Seasonal Staffing: Strategic Sourcing and Contingent Labor

Gary Stoddard
Gary Stoddard

Many business cycles have a “season.” In retail, the holiday season is a make-or-break occasion. 

Four Seasons Procurement Seasonal Staffing Strategic Sourcing Contingent Labor

In the world of accounting, tax season provides the heaviest workflow. Some business seasons follow the school calendar (travel and school supplies) and others the seasons of the year (construction or HVAC repair/sales).

The best part of seasonality in business is it is predictable.  

Other business cycles, however, may not be as predictable. Unexpected situations arise playing havoc with your scheduling, or demand for your services or products fluctuate significantly from week to week, creating an ebb and flow to your workflow and staffing needs. These business “cycles” are unpredictable.

Whether predictable or unpredictable, the increase (or decrease) of workflow must be properly planned and managed. Sound staffing strategies are an important component of this workflow planning and management, and utilization of contingent labor services is frequently deployed. However, without the implementation of sound Strategic Sourcing, the effectiveness of your staffing strategies will be sub-optimized.        

Below we will share some insights into how sound Strategic Sourcing execution can compliment your contingent labor business needs, support operational requirements and drive savings value.

1. Standardization. Common types of contingent labor staffing include office administration, light industrial or manufacturing, sales, customer service, light maintenance, janitorial, accounting, IT and HR; each of which may have varying levels of job skill requirements. If left unchecked, the uses of contingent labor services can easily default into a series of independent, local decisions that create spend fragmentation, non-standardization and limited leverage across the organization. What can your business standardize?
Job descriptions: Creating standard job descriptions for similar roles including the job functions, tasks, and duties will ensure a consistent pool of quality people no matter what location requires the work. Standardized job descriptions will also enable the organization to properly match contingent labor work requisitions with the business needs and requirements in a consistent manner across all locations. As with all strategic sourcing activities, the importance of working with the business and understanding the market is essential to effective standardization.
Hourly rates: Standardizing job descriptions will create consistent titles and pay grades ensuring those with the required qualifications are compensated correctly across all locations (according to the market). Although hourly rates will vary due to regional labor markets, normalizing the hourly rates by job description for both pay rates and bill rates will enable a full understanding of the labor costs by role type, feed accurate budget forecasting and improve leverage opportunities.

2. Cost Structure Transparency. Whether you consolidate to a single contingent labor supplier or implement a regional strategy utilizing more than one supplier, having a full understanding of the cost structure, pay rates, mark-up components and bill rates will provide a competitive advantage, drive improved negotiations and ultimately result in reduced costs.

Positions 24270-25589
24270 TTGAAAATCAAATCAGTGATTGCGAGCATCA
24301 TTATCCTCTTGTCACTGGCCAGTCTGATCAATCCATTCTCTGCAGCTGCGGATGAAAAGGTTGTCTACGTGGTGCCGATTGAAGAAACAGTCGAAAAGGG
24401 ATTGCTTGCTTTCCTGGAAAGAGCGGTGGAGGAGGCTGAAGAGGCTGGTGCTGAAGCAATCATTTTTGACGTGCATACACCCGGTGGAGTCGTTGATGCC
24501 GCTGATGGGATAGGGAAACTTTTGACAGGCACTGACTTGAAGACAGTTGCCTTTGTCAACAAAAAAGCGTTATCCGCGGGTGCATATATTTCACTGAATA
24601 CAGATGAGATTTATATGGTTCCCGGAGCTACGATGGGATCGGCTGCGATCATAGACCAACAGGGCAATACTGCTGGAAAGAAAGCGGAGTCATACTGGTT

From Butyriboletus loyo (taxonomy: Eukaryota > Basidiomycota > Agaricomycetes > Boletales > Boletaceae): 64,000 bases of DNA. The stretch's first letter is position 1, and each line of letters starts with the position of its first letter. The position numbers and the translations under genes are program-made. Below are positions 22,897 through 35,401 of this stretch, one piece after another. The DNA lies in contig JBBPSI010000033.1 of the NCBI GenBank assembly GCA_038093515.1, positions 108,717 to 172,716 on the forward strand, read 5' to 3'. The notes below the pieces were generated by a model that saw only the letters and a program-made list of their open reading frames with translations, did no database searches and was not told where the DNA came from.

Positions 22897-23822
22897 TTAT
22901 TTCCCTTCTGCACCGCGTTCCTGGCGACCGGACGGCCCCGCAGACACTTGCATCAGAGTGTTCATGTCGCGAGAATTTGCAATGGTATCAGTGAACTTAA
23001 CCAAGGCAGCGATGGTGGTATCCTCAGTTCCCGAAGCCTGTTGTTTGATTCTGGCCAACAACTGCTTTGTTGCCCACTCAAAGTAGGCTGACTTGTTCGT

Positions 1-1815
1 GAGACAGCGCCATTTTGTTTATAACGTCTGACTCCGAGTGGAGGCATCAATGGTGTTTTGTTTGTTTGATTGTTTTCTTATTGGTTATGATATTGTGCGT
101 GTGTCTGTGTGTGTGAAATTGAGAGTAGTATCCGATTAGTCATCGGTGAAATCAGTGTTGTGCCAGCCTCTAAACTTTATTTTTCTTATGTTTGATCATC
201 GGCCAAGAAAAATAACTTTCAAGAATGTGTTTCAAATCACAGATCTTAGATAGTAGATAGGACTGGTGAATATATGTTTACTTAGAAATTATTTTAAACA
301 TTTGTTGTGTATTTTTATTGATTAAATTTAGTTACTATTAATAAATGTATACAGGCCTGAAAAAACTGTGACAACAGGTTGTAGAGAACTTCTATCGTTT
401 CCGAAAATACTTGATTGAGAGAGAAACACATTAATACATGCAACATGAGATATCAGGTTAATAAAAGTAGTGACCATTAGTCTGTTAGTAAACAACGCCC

Standardized job descriptions and cost structure transparency will enable your organization to properly assess and compare pricing proposals. Sound strategic sourcing would also include supplier capabilities, geographic footprint and ability for the potential suppliers to meet stated business requirements, as price is not the only deciding factor.

3. Leverage. Traditional sourcing basics emphasize the importance of leveraging spend to drive reduced costs and improved business value. Standardization of job descriptions, normalization of hourly rates and consolidation of supply base drive this leverage. When done properly, your organization can leverage the sourcing strategies and approaches utilized for contingent labor services with the strategic sourcing of specialized outsourced labor categories, like security guard services.

Although the business requirements for security guard services are specialized and can be very different from the common contingent labor staffing types, the approach of standardizing job descriptions and creating cost structure transparency can be mirrored and leveraged when negotiating and comparing hourly pay rates and bill rates. Leveraging strategies and approaches across similar categories are often an overlooked value creating opportunity within an organization.

4.  Relationship. By definition, contingent labor is about people; and having access to a consistent pool of quality people that is the right fit for your business needs depends heavily on having the right relationship with a contingent labor supplier. The supplier must understand your needs, especially as it pertains to geographic coverage, as local or regional support in providing the best-fit resources will impact service levels significantly. Good relationships and good execution are hand-in-glove.

Don’t wait to start planning for your next busy season or unexpected demand swing. Start standardizing your job descriptions and analyzing your compensation cost structures for contingent labor and outsourced labor categories now. If you have not recently started working closer with the business and strategically sourced these expense categories, now is the time to start. The tools and processes are both proven and readily available.

Visit Nitor's strategic sourcing case studies today to learn more and view the relevant case studies for contingent labor services and security guard services.  More at




Mark Dorow
Principal Consultant

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